Someone with a really bad deal was the poor kid who went at the very end of the night. A 16-year-old kid born with cystic fibrosis, this young fellow looked to be about twelve. He was upbeat despite his ultimately fatal disease (he said something like 35 years old is the expectancy, oof) and was cute as a button. He was like a kid from an early '90s TV movie for tweens. Like a Chad Allen without the mean features, y'know? There was something very packaged and pleasant about him, though he got a little too cutesy with all his charm, pretend-hitting on Mariah Carey and making smooth-guy jokes and stuff. I mean, look, the kid's a born performer, and I guess there's nothing wrong with that, but it was a little much. His singing was... fine. I mean he's 16 but his voice has definitely not changed, so it was a little kid singing, which will sound weird with the rest of these bellowing adults. What're you gonna do, though, not send the cute kid with cystic fibrosis through to Hollywood Week? No, that is not what you're gonna do. You're going to say "You're going to Hollywood" and he's going to do a funny, Culkin-esque "Yes!" fist-pump kind of a thing, and that's gonna be that. Who knows how he'll do in Hollywood — maybe his voice will have changed and he'll stand a chance — but that he's going at all is sort of the point. The judges at least knew that.
Hmm. Is that about it? Oh, there was some crazy lady who kept yelling about Obama and sang the national anthem, and she made it through. Why did she make it through? I don't know that the judges were taking this particular Oklahoma leg of their tour, this last little bit, quite as seriously as they could have/should have been. But whatever. It was senioritis. They were itchy to get back home. So they didn't really pay attention and they sent this weird lady through and they treated another poor desperate crazy woman not very well because they were tired and it was just time. It was time to pack up the Coke cups and disassemble Nicki Minaj and ship her to California. Keith had to go make a stop in Tennessee, where Nicole would be waiting for him, stirring a large pot of turpentine on the stove, clucking her tongue at him as he walks in, saying "Crows are back in the attic. Tried to make 'em shoo but they're there for good." There were things to do, you see. No more of this on-the-road nonsense. It was time, time to stop moving.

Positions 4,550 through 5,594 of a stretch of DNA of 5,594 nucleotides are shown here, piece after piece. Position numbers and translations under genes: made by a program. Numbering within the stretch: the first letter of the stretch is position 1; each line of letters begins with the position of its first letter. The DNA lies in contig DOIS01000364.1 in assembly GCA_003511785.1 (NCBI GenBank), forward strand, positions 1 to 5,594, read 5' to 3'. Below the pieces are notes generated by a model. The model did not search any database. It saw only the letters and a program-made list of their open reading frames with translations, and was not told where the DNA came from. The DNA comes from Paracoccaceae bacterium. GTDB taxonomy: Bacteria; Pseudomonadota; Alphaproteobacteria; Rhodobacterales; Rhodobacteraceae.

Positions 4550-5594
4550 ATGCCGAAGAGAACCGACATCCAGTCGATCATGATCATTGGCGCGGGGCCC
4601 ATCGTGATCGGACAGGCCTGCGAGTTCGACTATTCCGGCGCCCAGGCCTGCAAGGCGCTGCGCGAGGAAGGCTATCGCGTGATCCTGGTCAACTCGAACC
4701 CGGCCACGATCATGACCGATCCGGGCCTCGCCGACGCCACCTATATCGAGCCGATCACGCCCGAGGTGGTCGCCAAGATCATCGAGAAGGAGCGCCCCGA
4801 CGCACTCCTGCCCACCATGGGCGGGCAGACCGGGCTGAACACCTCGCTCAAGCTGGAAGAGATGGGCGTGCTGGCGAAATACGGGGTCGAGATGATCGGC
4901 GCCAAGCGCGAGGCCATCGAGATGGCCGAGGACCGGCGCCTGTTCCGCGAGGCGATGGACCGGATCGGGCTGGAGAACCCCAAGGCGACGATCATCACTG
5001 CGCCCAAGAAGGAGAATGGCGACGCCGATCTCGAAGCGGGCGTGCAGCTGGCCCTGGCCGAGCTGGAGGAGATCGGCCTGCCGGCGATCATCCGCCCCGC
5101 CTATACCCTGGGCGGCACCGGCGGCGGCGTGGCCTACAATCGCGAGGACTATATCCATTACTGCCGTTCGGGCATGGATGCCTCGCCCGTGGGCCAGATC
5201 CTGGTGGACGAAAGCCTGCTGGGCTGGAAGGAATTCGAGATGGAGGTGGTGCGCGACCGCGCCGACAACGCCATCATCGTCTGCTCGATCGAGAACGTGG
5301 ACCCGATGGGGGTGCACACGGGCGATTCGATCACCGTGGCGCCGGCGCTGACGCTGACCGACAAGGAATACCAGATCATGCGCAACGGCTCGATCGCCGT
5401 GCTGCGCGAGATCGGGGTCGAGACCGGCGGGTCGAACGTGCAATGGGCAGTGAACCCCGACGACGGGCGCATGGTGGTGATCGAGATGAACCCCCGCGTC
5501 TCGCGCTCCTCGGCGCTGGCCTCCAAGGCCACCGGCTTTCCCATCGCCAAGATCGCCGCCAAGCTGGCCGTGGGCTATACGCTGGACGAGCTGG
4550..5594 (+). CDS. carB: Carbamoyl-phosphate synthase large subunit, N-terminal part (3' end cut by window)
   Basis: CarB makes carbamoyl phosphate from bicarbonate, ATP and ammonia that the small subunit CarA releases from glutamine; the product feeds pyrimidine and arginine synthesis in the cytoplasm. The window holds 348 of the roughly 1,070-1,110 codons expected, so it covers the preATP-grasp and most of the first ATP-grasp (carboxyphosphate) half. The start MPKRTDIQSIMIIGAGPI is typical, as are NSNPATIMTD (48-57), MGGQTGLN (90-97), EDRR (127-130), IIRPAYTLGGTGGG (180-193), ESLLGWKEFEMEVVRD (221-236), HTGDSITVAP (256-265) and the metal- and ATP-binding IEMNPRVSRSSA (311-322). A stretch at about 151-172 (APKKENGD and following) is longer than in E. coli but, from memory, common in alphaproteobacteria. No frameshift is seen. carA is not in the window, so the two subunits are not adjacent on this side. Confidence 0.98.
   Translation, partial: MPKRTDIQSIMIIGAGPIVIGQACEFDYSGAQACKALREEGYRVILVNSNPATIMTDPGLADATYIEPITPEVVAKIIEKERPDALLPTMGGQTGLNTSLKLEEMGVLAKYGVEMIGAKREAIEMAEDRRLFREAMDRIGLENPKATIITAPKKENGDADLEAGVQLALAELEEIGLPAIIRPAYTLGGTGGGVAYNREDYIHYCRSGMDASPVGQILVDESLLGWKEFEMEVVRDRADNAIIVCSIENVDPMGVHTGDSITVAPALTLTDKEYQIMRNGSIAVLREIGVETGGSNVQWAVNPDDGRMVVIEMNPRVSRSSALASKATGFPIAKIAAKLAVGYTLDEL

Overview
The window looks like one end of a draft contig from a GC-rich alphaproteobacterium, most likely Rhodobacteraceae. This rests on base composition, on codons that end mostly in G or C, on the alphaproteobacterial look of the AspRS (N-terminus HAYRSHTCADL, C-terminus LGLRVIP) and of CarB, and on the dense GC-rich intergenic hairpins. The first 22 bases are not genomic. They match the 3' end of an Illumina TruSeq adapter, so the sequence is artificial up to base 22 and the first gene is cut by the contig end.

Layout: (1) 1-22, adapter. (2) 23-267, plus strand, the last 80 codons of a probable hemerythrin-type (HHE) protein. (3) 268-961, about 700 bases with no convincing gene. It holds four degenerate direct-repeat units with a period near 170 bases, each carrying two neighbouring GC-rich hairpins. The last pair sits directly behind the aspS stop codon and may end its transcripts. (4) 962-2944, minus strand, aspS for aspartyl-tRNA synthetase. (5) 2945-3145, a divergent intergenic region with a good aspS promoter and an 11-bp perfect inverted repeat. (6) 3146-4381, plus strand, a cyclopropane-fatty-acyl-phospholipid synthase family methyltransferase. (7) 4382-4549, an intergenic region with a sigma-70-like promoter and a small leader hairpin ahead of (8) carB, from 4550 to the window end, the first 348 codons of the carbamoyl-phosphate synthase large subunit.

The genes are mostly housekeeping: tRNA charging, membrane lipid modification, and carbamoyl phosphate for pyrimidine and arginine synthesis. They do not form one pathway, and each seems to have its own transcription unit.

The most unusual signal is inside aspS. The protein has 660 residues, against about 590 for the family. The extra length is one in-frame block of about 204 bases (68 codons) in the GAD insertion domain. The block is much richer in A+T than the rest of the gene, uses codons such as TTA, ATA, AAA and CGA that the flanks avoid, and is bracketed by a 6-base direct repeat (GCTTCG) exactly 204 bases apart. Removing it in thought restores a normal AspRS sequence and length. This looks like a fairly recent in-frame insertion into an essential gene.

But, as always, they had one last weird thing to do on the road. At the very, very end of it all, Steven Tyler, the ancient burl-witch who was once a judge on this very program, came teetering into the audition room in strange Carly Simon-esque drag. I mean, with the lipstick and the wig, Steven Tyler did not look unlike Carly Simon, did he? He also had big fake breasteses and was talking in a very strange high-pitched voice. He threw out a few of his weird witch adages — "A rooster crows but it's the hens that matter" or some old incantation like that — and the judges kinda laughed and then Randy finally hooted "Steven Tyler!" and the jig was up. And then it was just Steven Tyler standing there in a wig and a dress with garish makeup on. The joke lasted about four seconds and after that it was simply Steven Tyler standing there in drag saying "Hi, guys." Remember: This was in Oklahoma. What on earth was Steven Tyler doing there? Did they just see him, far out on the plain, wandering around in drag and yell to him? "Steven! Come in off the plain! Storm's a coming!" and so he did? Who knows about Steven Tyler's witchy ways. There could be and probably are a million reasons why he was in Oklahoma dressed up like a lady. Maybe it's not for us to know. Maybe it's all part of some grand spell that will reveal itself to us later. Maybe we all imagined it, audition-weary as we were. We may never know exactly what specter, what vision that was. And we'll have to be at peace with that. Dwell in the uncertainty, let the mystery wash over us like prairie wind.
And that, as they say in show business, is that. I'll see you in Hollywood. Which is how many great stories start. And, I'm afraid, many terrible ones, too.
This article is from the archive of our partner The Wire.